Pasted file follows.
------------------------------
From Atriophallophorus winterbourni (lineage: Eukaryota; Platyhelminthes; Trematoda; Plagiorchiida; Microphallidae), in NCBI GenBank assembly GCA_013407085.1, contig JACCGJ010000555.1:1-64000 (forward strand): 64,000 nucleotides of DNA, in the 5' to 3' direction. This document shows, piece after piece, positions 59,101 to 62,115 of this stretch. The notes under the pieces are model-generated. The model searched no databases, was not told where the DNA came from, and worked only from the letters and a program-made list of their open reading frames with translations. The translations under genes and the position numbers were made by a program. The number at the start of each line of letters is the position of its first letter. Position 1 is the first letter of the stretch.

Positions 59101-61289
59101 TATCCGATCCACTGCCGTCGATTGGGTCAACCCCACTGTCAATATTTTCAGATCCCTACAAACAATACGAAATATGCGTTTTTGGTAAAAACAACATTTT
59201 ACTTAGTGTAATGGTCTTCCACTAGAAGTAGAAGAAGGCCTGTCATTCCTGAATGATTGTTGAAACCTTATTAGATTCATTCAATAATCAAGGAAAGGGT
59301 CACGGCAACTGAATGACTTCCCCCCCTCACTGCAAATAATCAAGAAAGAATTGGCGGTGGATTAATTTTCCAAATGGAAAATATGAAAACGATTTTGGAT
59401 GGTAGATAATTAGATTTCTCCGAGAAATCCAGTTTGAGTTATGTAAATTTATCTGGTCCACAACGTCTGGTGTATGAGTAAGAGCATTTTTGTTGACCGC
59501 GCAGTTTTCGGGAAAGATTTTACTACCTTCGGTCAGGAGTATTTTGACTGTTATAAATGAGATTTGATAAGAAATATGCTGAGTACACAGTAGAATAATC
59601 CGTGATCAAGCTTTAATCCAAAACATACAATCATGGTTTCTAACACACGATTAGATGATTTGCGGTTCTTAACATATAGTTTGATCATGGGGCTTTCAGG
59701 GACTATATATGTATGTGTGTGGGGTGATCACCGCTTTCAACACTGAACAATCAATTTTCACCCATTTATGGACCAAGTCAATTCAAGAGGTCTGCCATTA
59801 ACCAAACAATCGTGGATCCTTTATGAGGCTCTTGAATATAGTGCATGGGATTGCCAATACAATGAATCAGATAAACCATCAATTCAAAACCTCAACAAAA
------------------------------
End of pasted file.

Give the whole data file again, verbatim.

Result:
From Atriophallophorus winterbourni (lineage: Eukaryota; Platyhelminthes; Trematoda; Plagiorchiida; Microphallidae), in NCBI GenBank assembly GCA_013407085.1, contig JACCGJ010000555.1:1-64000 (forward strand): 64,000 nucleotides of DNA, in the 5' to 3' direction. This document shows, piece after piece, positions 59,101 to 62,115 of this stretch. The notes under the pieces are model-generated. The model searched no databases, was not told where the DNA came from, and worked only from the letters and a program-made list of their open reading frames with translations. The translations under genes and the position numbers were made by a program. The number at the start of each line of letters is the position of its first letter. Position 1 is the first letter of the stretch.

Positions 59101-61289
59101 TATCCGATCCACTGCCGTCGATTGGGTCAACCCCACTGTCAATATTTTCAGATCCCTACAAACAATACGAAATATGCGTTTTTGGTAAAAACAACATTTT
59201 ACTTAGTGTAATGGTCTTCCACTAGAAGTAGAAGAAGGCCTGTCATTCCTGAATGATTGTTGAAACCTTATTAGATTCATTCAATAATCAAGGAAAGGGT
59301 CACGGCAACTGAATGACTTCCCCCCCTCACTGCAAATAATCAAGAAAGAATTGGCGGTGGATTAATTTTCCAAATGGAAAATATGAAAACGATTTTGGAT
59401 GGTAGATAATTAGATTTCTCCGAGAAATCCAGTTTGAGTTATGTAAATTTATCTGGTCCACAACGTCTGGTGTATGAGTAAGAGCATTTTTGTTGACCGC
59501 GCAGTTTTCGGGAAAGATTTTACTACCTTCGGTCAGGAGTATTTTGACTGTTATAAATGAGATTTGATAAGAAATATGCTGAGTACACAGTAGAATAATC
59601 CGTGATCAAGCTTTAATCCAAAACATACAATCATGGTTTCTAACACACGATTAGATGATTTGCGGTTCTTAACATATAGTTTGATCATGGGGCTTTCAGG
59701 GACTATATATGTATGTGTGTGGGGTGATCACCGCTTTCAACACTGAACAATCAATTTTCACCCATTTATGGACCAAGTCAATTCAAGAGGTCTGCCATTA
59801 ACCAAACAATCGTGGATCCTTTATGAGGCTCTTGAATATAGTGCATGGGATTGCCAATACAATGAATCAGATAAACCATCAATTCAAAACCTCAACAAAA